The PPI is a family of indexes covering the output of all industries in the goods-producing sector of the U.S. economy and most of the service sector, as well as construction, natural gas and electric utilities, and goods competitive with those made in producing sectors (such as scrap materials).
All PPIs are organized into an Industry Classification System and a Commodity Classification System, each of which draws from the same survey of price samples. In other words, both contain data for all goods and services that PPI covers. Choose which data is right for you from the lists on the following tabs, by first understanding their differences.
Organizes prices by the North American Industry Classification System (NAICS) and measures the average change in prices received by establishments in the industry for individual products and services, as well as total output sold outside of the industry (that is, its net output). Every industry has primary product indexes to show changes in prices received for products made primarily, though not necessarily exclusively, by that industry. (Primary products are essentially the products for which the industry is titled.) In addition, most industries have secondary product indexes that show changes in prices received by establishments classified in the industry for products chiefly made in some other industry. Finally, some industries have miscellaneous receipts indexes to show price changes in other sources of revenue that are not derived from sales of their products—for example, resale of purchased materials or revenues from parking lots owned.
Organizes prices received by sampled establishments for individual and groupings of products or services by similarity, regardless of the producing establishment's industry classification. This system uses the original PPI (formerly "Wholesale Price Index") publication structure and does not match any other standard coding structure, such as the NAICS. The contents of a commodity index may be determined by its title and its place in the PPI commodity hierarchy (see PPI Relative Importance Tables). For further clarification, contact PPI at firstname.lastname@example.org or (202) 691-7705.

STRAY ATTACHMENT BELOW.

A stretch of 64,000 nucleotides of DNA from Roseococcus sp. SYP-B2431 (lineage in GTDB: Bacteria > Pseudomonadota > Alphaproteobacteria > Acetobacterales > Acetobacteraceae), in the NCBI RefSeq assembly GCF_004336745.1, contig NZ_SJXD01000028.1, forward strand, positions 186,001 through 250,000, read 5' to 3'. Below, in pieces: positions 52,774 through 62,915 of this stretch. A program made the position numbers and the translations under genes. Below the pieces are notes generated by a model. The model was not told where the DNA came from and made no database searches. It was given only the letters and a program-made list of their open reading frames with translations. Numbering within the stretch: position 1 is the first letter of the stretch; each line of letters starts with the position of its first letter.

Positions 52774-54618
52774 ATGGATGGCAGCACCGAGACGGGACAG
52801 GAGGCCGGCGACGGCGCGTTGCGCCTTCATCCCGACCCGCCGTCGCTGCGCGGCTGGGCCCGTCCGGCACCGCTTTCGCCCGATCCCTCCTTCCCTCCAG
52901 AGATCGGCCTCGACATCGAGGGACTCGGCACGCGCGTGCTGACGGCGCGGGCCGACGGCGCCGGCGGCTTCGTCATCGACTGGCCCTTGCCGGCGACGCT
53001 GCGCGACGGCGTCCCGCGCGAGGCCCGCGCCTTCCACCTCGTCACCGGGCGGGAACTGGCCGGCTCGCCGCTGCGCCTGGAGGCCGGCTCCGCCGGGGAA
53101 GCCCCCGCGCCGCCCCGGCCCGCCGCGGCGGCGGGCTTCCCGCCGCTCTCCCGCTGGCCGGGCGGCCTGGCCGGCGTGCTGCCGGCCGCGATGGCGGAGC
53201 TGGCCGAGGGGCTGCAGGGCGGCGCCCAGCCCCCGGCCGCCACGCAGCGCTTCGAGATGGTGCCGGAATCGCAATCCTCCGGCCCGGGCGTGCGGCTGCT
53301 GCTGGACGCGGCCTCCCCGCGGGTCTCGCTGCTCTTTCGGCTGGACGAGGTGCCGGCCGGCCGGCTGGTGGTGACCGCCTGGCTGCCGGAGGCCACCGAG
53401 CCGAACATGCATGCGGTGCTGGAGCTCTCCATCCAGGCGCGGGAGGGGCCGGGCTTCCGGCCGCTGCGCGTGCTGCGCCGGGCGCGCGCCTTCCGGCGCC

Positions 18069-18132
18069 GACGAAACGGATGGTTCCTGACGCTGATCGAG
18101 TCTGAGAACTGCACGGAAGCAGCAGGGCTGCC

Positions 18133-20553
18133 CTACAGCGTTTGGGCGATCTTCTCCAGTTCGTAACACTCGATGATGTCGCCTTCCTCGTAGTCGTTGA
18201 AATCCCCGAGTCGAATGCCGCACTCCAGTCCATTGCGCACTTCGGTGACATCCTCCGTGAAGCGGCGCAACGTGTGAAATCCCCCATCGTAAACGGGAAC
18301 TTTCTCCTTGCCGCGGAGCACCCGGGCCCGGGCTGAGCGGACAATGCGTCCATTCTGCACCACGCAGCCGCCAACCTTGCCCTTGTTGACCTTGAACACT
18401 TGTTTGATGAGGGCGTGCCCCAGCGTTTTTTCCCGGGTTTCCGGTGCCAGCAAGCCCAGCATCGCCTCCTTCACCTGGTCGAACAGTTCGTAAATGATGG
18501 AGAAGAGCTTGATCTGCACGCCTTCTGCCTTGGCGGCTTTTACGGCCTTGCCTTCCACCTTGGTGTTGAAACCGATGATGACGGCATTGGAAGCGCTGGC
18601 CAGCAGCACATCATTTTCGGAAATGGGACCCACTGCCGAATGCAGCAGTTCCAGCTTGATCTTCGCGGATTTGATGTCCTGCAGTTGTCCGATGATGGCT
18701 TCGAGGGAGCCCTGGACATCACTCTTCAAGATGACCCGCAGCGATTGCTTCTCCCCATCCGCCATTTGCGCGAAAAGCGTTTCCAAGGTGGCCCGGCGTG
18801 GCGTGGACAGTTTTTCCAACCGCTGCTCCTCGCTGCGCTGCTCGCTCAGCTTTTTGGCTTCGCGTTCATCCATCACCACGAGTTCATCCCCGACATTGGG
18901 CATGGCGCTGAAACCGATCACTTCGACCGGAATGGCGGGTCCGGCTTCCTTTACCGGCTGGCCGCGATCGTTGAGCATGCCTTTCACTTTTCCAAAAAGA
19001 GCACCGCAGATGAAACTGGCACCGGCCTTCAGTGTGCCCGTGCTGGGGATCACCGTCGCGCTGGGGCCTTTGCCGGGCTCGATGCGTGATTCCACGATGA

The FD-ID Aggregation system takes advantage of PPIs expansion of coverage over the last twenty years to more than double Stage-of-Processing (SOP) system coverage of the United States economy by supplementing goods coverage with services, government purchases, exports, and construction. With the release of data for January 2014, the PPI for final demand from the FD-ID structure became the "headline" PPI. More information, including components and weights are available on the FD-ID Aggregation Webpage.
These indexes regroup commodity data according to durability. Durable goods are considered to have a life expectancy of three years or more, while nondurables are either consumed in a single usage or have a life expectancy less than three years.
These indexes regroup commodity data into special aggregations. Components are listed in the monthly PPI Detailed Report (PDF) following Table 13. Weights of the components are those used for the PPI for all commodities (see PPI Relative Importance Tables: Commodities, all levels).
In contrast to PPI net output indexes, which measure the average change in prices domestic industries receive for their output, the new industry net input indexes measure the average change in prices for domestic inputs consumed by industries, excluding inputs of capital investment, labor, and imports. The industry input indexes may be useful for data users as tools for industry level analysis, contract escalation, or to examine price transmission between input and output prices. More information...
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For further assistance, contact the PPI Section of Index Analysis & Public Information at email@example.com or (202) 691-7705.
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Last Modified Date: February 18, 2015